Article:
The Hon Ashir (by Immanuel Chai ben Ben Avraham Ricchi (https://www.jewishencyclopedia.com/articles/12736-ricchi-raphael-immanuel-hay-ben-abraham), the author of the Mishnat Chassidim) on Avot 1:17 says:

ואם בעל נפש אתה, שאי אתה חש על כבוד גופך כי אם בתורת ה' חפצך

If you are a Bal Nefesh, meaning you do not care about the honor of your body, rather you desire the Torah of G-d.

R' Chaim of Vholozin, in his Ruch Chaim to Avot chapter 3, end of mishna 1, says that a person is given free choice to transform his physical corporeality into spirituality, should he desire to do so. The opposite is also possible. Those who transform their flesh into spirit are called "Baalei Nefesh". [I recommend reading inside, because it is wonderfully written, and there are many great details I left out]

The Ohr Hachayim to Vayikra 22:12 explains that there are different levels to the soul, which each have different purposes. The Nefesh is the base level that all created beings have when they're born, but the Nefesh alone does not enable the person to elevate his physical actions and make them spiritual. That is only possible once a person receives his Ruach (second level) by virtue of his good deeds. Once he has a Ruach, he is able to elevate his Nefesh to the level of Ruach.

Thus, a Bal Nefesh is one who is able to elevate his Nefesh to the level of Ruach. (read the Ohr Hachayim inside for many more details).

The Ohr Hachayim on Vayikra 4:2 says that when a person sins he causes damage to his Nefesh (which is why a wicked person is called dead even while he lives). Thus, a Bal Nefesh is someone who hasn't sinned, even unwittingly. [He goes on to explain that the sin does not complete damage the Nefesh, and it unwitting sins can be expunged through sacrifices, and intentional sins can be expunged through Teshuva and Yom Kippur (read the Ohr Hachayim inside for many details).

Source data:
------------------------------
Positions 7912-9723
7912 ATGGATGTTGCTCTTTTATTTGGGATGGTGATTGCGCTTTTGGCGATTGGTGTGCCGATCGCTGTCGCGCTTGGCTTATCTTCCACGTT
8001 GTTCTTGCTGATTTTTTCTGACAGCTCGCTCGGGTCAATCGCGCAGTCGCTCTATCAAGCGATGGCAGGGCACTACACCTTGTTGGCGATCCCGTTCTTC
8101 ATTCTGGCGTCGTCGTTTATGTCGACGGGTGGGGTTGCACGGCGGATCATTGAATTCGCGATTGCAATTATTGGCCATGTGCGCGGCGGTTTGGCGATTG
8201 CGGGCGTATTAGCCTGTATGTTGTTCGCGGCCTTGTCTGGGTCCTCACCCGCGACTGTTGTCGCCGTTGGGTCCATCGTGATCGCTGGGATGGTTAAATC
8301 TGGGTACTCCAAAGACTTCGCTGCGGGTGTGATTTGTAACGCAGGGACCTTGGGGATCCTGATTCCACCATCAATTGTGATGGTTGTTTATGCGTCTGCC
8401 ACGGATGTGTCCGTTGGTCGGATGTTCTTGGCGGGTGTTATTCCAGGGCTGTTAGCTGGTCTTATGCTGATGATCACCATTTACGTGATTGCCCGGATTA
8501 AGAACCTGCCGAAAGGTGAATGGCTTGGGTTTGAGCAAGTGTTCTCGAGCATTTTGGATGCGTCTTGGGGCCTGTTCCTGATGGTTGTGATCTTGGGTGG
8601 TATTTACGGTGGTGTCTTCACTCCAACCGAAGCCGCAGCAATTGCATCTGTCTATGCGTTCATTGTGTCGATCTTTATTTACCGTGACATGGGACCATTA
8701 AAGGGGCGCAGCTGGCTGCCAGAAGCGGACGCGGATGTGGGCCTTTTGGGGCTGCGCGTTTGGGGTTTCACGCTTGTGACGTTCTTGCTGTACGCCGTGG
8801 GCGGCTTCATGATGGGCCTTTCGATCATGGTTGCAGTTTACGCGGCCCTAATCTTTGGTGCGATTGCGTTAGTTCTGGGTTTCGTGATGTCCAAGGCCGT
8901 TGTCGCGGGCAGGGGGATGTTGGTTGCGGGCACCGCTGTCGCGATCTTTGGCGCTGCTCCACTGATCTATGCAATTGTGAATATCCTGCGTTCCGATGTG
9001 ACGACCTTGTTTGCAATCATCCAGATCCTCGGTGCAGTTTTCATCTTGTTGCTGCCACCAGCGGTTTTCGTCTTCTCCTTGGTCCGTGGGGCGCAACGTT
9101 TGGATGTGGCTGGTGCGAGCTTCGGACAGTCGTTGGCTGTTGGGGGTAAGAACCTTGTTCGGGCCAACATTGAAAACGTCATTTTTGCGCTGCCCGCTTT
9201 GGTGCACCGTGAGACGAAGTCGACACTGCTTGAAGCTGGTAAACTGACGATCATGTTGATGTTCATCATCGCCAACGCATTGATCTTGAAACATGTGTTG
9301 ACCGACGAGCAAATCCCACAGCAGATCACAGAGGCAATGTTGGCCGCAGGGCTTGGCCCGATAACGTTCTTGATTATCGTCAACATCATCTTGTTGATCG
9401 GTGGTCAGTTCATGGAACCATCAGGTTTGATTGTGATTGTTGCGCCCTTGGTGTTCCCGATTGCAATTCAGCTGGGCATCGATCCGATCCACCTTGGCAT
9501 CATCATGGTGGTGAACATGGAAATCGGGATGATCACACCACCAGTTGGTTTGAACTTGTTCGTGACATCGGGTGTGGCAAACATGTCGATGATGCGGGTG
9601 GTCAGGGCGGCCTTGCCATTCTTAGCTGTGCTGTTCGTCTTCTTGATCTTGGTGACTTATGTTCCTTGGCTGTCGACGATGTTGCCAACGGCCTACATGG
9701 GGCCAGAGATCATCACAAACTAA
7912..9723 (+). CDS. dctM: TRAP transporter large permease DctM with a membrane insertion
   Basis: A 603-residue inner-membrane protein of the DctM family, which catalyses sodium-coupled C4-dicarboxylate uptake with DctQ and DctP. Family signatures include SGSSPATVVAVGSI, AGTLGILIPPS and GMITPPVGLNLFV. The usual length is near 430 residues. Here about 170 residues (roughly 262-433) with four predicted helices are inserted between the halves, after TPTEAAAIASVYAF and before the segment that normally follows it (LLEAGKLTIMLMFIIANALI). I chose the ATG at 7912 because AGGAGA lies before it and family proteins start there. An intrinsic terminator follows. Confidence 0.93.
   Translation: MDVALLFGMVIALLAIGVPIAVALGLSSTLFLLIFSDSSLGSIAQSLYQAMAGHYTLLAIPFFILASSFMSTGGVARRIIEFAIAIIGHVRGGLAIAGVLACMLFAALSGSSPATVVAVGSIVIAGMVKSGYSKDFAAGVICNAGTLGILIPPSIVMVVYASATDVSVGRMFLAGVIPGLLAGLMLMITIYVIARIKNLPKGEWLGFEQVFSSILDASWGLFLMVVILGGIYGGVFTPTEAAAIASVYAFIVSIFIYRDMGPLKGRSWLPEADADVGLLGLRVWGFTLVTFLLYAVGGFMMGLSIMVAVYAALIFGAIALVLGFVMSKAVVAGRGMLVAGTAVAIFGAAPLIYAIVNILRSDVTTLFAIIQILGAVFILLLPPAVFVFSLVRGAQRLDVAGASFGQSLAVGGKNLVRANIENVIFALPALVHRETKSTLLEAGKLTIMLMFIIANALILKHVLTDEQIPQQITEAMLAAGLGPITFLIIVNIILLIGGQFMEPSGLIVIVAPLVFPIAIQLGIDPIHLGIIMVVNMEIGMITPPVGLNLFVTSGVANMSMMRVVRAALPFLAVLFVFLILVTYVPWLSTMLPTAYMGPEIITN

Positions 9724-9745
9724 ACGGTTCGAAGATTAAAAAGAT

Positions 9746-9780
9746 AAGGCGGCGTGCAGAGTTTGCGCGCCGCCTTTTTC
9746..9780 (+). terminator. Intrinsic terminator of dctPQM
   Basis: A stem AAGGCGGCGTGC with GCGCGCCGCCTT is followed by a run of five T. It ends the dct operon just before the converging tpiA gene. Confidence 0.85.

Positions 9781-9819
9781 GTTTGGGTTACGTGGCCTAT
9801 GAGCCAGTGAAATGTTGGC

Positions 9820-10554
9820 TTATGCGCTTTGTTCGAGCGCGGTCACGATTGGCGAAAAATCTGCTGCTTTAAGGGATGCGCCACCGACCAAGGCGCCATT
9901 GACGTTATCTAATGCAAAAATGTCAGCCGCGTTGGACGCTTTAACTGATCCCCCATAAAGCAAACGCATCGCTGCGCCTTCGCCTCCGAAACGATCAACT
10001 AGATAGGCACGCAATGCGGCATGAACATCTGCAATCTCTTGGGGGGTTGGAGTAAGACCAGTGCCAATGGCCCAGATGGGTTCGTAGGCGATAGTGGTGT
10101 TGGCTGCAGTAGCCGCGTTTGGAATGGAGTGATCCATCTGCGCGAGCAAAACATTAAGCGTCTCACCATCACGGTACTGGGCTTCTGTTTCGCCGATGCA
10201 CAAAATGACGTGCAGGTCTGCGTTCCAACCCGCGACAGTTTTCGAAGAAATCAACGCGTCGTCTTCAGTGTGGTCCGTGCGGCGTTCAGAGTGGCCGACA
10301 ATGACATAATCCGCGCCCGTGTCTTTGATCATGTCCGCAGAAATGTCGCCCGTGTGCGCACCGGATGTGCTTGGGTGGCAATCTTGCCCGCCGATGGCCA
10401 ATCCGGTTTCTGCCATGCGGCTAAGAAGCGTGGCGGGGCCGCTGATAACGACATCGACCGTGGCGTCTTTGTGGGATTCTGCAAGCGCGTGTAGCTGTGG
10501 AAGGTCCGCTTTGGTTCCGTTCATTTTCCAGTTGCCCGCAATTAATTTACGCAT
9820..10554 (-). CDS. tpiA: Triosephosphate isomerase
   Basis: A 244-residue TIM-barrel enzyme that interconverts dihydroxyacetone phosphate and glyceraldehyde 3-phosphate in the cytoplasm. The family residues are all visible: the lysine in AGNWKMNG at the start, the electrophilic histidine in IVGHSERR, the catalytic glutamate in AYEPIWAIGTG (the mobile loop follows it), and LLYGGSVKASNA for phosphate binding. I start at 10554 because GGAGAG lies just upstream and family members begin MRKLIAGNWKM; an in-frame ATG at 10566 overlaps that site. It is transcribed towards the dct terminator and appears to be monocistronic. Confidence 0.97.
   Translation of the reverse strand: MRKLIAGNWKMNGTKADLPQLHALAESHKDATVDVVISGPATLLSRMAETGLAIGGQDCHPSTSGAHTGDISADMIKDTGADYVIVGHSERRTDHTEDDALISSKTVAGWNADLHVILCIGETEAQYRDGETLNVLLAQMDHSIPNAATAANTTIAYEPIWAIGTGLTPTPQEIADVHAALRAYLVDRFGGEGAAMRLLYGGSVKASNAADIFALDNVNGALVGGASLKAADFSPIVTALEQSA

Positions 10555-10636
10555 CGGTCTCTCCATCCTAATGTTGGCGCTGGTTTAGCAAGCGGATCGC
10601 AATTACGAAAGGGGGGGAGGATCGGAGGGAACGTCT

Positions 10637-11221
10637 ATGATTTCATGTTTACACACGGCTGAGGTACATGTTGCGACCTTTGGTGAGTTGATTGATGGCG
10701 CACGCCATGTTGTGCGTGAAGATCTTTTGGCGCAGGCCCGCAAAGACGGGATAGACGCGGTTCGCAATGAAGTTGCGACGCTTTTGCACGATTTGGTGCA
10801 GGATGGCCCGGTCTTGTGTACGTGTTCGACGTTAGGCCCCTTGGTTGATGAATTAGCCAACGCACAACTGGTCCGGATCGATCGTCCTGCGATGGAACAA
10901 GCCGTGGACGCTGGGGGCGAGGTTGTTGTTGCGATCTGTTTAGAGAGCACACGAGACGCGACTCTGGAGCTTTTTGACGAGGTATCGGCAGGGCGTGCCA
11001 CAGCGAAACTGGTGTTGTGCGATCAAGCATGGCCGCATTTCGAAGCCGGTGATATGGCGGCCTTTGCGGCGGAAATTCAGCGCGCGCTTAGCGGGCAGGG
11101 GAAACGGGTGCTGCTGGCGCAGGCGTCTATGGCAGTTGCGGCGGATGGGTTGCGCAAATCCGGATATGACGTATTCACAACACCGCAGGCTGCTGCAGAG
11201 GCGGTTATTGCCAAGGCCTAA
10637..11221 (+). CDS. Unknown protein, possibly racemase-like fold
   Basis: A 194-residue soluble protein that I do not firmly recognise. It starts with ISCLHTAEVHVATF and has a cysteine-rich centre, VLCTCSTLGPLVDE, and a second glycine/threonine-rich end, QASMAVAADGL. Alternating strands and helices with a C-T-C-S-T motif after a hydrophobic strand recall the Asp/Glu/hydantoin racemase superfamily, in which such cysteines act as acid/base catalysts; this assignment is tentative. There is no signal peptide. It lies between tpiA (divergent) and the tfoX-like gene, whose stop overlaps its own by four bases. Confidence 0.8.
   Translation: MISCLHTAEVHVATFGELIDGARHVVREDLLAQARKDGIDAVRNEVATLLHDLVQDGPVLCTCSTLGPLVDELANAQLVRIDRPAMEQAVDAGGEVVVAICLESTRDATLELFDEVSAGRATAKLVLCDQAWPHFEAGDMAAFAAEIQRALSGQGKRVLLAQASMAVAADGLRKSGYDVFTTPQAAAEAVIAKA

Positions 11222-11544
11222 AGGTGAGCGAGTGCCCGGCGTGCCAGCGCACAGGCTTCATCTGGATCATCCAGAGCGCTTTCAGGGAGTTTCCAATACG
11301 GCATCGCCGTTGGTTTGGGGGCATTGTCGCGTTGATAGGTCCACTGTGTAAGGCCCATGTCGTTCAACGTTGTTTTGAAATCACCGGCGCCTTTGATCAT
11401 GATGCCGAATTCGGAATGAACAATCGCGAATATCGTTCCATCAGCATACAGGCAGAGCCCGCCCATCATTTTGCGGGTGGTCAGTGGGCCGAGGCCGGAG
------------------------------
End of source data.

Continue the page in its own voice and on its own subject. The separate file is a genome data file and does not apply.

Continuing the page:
(an interesting discussion from a Chabad perspective about whether a Bal Nefesh is a higher or lower level than a Yirat Shamayim here )


Most literally the phrase Baal Nefesh is probably something like "master of [a] throat", although the simple meaning is more like "possessor of a soul". Either way though it seems to include just about everyone.

  • 1
    Maybe people are a bit befuddled by your determination that the most literal translation of נפש (even in the context of בעל נפש) is throat. Did you perhaps confuse it with בלועך from the same verse, which the Ibn Ezra defines as the pharynx (בית הבליעה)?
    – Fred
    Jan 21, 2013 at 20:18
  • @Fred I wasn't aware the literal translation was a matter of controversy. Wouldn't you agree that נשמה literally means breath? The usage as soul and then human or person is (very) common instance of synecdoche. The verse in Mishlei above is not a proof, though when you remember the literal meaning of nefesh you see hidden beauty in the psalmists's poetry. I thought I was clear in this answer the difference between exact translation and likely meaning.
    – Double AA
    Jan 21, 2013 at 20:34
  • That's true of נשמה, but that's not the word under discussion. I know that you are not arguing about the the simple meaning of the expression, but I have yet to see reasonable evidence that a literal translation of נפש here should be throat. I'm also not aware of a controversy, because I don't know of anyone who translates it as throat, but maybe I'm just ignorant. Am I missing something?
    – Fred
    Jan 21, 2013 at 20:54
  • 1
    @Fred The basic answer is that we have cognates of נפש in other Semetic languages such as Ugaritic and Akkadian which mean throat. Taken with the other pulmonary imagery (ויפח באפו, נשמה, רוח) I see no reason to not assume a correspondence. As for Biblical use, your best bet is probably Job 41:10-14 and then Tehillim 69:2. It fits in well with Mishlei 23:2 (as mentioned above) and of course Vayikra 23:29 ודעימיה. I'm sure there are other indications as well; you could try Google if you want. (Speculation: it would be interesting to see if/how this plays in to Shechita and Dam haNefesh.)
    – Double AA
    Jan 21, 2013 at 22:56
  • Ok, I get it now. A bit of a chiddush, but reasonable speculation. I'm a bit at odds with your phrasing that it "probably" is the literal translation (I'd prefer a less confident qualifier since I don't see this in other mefarshim). A bit of a rewrite (including working in the info from your comments and sourcing the Semitic cognates) would "probably" get me to upvote the answer (though I'm not the one who downvoted, so you won't get a double jump from me). ;)
    – Fred
    Jan 21, 2013 at 23:21